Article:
Opportunity and Hope for North Lawndale Job Seekers

By: Mike Hobbs

Mike and his first employee from Cara Chicago enjoying a moment together at EGP.

Mike and his first employee from Cara Chicago enjoying a moment together at EGP.

I recently retired from Engineered Glass Products (EGP), when I sold my interest in the company in December of 2015. EGP is a manufacturing company located at 29th and Halsted Street south, which makes the glass that goes on the inside of self-cleaning oven doors. In fact, we made 10 million pieces of oven glass annually and had been for the last 15 years.

I have been attending Old St. Pat's since 2002. During the first few years of attending church there I became acquainted with its various organizations and ministries. In 2006 I became aware of Cara Chicago's award winning workforce development programming. Over the next couple of years, I got to know Eric Weinheimer, the Executive Director, and talked with him about his efforts to provide employment to Cara's clients. With some gentle arm twisting Eric prevailed upon me to hire a Cara client at EGP and test the results over time. Our first employee performed well encouraging me to try a 2nd and 3rd client. The result weren’t as promising with the second two. This poor result at my company caused Cara to ask me why their clients weren’t succeeding. We decided to analyze the process and see what we could learn. After analyzing the situation and discussing the difficulties we had experienced, EGP provided Cara's support staff members with a specification for entry level employees to qualify for working at the company. Upon being hired, Cara would monitor their clients' progress weekly for a month, then monthly, as long as needed, and then on a quarterly basis until only an annual review was needed. So, you ask, how did I decide to employ Cara clients at EGP in the first place? I remember hearing many times in my life “to whom much is given much is expected,” and I thought if I don’t help-out, who is going to. People need a hand up, rather than a hand out. Plus, our company was experiencing difficulty attracting entry level employees when we needed them the most. So, I thought, what do I have to lose? Let’s give Cara a second opportunity to provide us with screened job seekers that have a chance of becoming long term employees for our company in the future.

A few weeks after I retired I stopped at EGP, and the first person I saw was a Cara client who had worked for the company for 5 years while I was still in a position of leadership there. He greeted me with a smile and thanked me for caring and providing him an opportunity that started 5 years of continuous work for the first time in his life. Six months later, I heard that he was close to being terminated due to absence and poor attitude issues. I called Cara that day and advised them of the situation. Within a few days Cara had a counselor call the troubled employee and they assessed the situation and interviened. Cara provided weekly counseling to the employee for several months and helped him start turning his attitude around and today he is doing well.

It wasn’t always the easiest path, but it was one of the most rewarding experiences of owning my business. To employ people who needed a second chance, who had nothing when they started working for our company, and to watch them achieve independence, to become confident in themselves and become proud of who they are and who they were becoming in their own eyes, for me it was a truly awesome experience.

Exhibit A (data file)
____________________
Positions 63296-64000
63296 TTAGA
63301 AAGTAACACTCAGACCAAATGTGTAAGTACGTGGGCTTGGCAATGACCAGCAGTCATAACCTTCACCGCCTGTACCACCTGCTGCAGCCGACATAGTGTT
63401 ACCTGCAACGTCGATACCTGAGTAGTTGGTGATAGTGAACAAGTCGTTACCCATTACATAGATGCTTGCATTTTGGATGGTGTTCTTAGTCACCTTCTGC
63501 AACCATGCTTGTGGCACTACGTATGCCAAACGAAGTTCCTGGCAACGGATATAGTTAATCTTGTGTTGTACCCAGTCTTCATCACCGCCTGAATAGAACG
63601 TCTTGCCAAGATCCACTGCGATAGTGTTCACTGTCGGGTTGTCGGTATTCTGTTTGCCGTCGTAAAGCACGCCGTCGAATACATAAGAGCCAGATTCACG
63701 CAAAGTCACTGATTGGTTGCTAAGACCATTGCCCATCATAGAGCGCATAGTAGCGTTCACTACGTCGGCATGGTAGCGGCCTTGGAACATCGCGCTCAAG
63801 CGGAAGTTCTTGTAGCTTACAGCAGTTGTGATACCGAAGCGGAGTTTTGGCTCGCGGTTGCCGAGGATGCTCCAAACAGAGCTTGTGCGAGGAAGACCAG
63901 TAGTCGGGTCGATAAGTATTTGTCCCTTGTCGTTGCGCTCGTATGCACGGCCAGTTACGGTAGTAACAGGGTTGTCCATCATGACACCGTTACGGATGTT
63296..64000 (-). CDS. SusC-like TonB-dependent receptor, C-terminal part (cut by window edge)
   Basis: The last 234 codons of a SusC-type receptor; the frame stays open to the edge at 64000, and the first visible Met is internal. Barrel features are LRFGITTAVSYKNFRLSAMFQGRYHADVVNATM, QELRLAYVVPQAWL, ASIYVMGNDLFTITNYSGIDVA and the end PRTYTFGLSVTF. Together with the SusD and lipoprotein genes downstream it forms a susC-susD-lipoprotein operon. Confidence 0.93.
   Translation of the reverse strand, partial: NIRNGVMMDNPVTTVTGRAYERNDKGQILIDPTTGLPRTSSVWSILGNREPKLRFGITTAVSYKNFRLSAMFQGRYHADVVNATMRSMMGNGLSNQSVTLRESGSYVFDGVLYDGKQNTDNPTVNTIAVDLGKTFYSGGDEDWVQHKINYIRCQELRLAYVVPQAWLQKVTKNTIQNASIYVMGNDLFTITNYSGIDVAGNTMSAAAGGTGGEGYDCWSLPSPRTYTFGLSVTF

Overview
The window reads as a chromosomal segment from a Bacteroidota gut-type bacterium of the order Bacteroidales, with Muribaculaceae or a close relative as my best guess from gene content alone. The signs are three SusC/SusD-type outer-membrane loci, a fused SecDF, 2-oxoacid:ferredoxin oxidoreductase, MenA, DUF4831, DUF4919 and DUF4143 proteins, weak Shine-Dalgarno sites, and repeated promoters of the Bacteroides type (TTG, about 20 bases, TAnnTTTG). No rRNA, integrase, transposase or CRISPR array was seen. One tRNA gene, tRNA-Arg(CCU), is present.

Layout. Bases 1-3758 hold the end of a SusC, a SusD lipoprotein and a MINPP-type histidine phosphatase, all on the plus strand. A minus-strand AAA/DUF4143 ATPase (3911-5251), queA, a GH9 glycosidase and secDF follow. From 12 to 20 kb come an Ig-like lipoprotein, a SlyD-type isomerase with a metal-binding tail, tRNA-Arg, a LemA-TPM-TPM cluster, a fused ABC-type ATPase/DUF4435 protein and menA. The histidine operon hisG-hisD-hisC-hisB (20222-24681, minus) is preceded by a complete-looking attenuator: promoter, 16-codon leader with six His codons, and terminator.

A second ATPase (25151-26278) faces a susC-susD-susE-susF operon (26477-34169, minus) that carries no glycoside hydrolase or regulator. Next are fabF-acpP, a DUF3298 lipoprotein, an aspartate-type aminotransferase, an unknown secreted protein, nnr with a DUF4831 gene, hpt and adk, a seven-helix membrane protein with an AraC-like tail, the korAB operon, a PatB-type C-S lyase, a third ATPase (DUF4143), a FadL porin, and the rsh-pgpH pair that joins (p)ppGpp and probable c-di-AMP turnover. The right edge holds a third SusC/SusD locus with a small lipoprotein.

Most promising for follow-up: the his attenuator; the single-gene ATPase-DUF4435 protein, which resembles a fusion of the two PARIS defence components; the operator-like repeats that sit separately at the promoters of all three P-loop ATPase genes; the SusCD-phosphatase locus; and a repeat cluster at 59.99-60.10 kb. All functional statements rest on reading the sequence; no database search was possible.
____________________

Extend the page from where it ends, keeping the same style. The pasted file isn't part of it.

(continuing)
My experience with Cara clients has been really good. As of 2015, EGP had hired 38 Cara clients. All started as entry level employees, which allowed them to begin to understand the process of our factory and get to know people. Every new hire from Cara worked their way into more skilled jobs as soon as they exhibited an interest in other jobs in the factory. As we got to know our new workers we found people from all walks of life who were in need of a second chance, who wanted to get back to work and become an active member of their community. Today at EGP, Cara clients work as inspectors, mechanics, material managers, and in the purchasing department. Many have left EGP, taking other jobs, using their experience and time with EGP as a stepping stone to get into work more suited to their talents or work they preferred more than being on an assembly line. I encouraged them to improve themselves and learn and grow from their experience at my company, so they could transition to better opportunities for themselves and their families.

So, what does it take to become an employer of Cara clients and do it successfully? In the last 5 years CARA has placed over 3700 people in jobs in the City of Chicago. I think they are doing something right. I know EGP benefited from their efforts to give people a second chance, and now, your help is needed to promote the work of North Lawndale Works at Old St. Patrick's Church and provide Cara Chicago and North Lawndale Employment Network clients employment opportunities they wiuld not have access to otherwise.

My question is, "What can you or will you do to give a North Lawndale job seeker a chance to secure dignified, sustainable work? Do you own a business that can employ a North Lawndale job seeker? Can you speak to someone at your company about offering a chance to one or more of them?

Mike Hobbs is a long time member of Old St. Patrick's Church and currently serving with the North Lawndale Works Leadership Team.